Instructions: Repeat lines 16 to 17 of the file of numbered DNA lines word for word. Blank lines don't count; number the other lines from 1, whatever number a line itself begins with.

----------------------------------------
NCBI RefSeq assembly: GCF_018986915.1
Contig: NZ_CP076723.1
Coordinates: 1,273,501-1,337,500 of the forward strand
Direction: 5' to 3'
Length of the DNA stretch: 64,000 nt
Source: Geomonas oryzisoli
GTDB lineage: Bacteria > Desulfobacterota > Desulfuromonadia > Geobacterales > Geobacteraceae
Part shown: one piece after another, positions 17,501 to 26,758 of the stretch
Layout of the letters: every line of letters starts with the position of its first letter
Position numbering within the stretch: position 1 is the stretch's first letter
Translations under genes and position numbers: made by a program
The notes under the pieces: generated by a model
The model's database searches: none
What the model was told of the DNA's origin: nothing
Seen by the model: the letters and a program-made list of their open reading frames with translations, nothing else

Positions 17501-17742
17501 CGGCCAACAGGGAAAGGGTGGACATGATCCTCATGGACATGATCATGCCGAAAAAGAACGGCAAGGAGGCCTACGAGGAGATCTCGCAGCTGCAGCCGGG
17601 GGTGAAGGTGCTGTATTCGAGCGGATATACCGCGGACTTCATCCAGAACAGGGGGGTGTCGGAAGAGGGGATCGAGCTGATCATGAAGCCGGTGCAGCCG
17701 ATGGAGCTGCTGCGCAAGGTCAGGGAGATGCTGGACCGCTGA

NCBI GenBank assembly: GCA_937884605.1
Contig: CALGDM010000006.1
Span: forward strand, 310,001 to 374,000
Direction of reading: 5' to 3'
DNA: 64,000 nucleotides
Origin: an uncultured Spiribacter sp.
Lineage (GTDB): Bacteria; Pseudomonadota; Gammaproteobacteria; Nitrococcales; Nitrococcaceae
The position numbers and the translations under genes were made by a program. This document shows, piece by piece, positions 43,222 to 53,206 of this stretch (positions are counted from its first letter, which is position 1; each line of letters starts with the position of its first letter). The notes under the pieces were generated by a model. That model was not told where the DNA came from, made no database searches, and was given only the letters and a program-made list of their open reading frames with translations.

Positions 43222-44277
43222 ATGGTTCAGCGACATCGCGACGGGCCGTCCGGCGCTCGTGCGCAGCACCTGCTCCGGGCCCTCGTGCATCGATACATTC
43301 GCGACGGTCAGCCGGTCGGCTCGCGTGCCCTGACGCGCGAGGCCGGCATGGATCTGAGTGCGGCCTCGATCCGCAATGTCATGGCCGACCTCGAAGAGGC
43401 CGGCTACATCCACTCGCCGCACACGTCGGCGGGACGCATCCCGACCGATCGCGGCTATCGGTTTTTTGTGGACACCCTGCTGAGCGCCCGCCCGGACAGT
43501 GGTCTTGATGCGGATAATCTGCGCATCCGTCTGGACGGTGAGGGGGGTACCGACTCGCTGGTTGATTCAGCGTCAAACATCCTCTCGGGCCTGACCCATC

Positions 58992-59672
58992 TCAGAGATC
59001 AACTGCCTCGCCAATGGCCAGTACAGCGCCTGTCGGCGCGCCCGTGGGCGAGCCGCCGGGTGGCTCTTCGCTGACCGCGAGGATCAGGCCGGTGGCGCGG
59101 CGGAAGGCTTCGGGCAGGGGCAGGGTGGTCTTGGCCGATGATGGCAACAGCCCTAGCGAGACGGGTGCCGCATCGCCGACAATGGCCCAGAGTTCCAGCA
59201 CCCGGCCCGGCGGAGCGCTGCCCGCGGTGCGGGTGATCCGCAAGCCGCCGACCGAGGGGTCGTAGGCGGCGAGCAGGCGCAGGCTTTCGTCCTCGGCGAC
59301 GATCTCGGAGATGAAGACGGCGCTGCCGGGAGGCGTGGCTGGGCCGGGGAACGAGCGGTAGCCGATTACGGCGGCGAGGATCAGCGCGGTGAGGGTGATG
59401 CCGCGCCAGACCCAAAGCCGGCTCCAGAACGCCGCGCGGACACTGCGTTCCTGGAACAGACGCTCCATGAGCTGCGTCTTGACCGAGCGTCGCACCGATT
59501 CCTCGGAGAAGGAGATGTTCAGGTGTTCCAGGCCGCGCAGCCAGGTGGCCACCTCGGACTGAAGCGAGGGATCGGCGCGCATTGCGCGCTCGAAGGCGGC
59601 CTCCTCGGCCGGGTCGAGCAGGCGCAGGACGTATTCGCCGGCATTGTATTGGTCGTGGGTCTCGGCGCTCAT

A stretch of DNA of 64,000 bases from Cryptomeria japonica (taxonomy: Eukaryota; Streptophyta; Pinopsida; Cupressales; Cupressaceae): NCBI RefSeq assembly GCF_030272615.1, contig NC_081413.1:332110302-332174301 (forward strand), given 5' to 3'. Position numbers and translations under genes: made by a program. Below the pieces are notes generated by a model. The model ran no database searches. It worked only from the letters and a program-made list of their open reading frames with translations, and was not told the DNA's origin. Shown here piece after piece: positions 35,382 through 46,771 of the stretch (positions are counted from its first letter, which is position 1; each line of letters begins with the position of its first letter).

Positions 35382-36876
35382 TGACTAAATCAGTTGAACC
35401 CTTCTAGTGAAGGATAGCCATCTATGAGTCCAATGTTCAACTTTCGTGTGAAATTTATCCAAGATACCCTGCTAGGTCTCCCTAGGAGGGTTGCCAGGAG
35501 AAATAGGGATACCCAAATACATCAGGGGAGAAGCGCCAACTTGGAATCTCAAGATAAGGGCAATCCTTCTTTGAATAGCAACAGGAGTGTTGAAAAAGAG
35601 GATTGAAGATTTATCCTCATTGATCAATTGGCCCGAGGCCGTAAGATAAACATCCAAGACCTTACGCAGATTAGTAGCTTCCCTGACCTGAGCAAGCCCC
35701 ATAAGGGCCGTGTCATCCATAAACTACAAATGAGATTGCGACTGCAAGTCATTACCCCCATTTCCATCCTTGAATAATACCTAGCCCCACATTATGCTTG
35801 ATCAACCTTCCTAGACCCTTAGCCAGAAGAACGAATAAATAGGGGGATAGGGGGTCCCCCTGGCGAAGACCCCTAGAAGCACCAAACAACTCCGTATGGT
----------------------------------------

Positions 17501-17742
17501 CGGCCAACAGGGAAAGGGTGGACATGATCCTCATGGACATGATCATGCCGAAAAAGAACGGCAAGGAGGCCTACGAGGAGATCTCGCAGCTGCAGCCGGG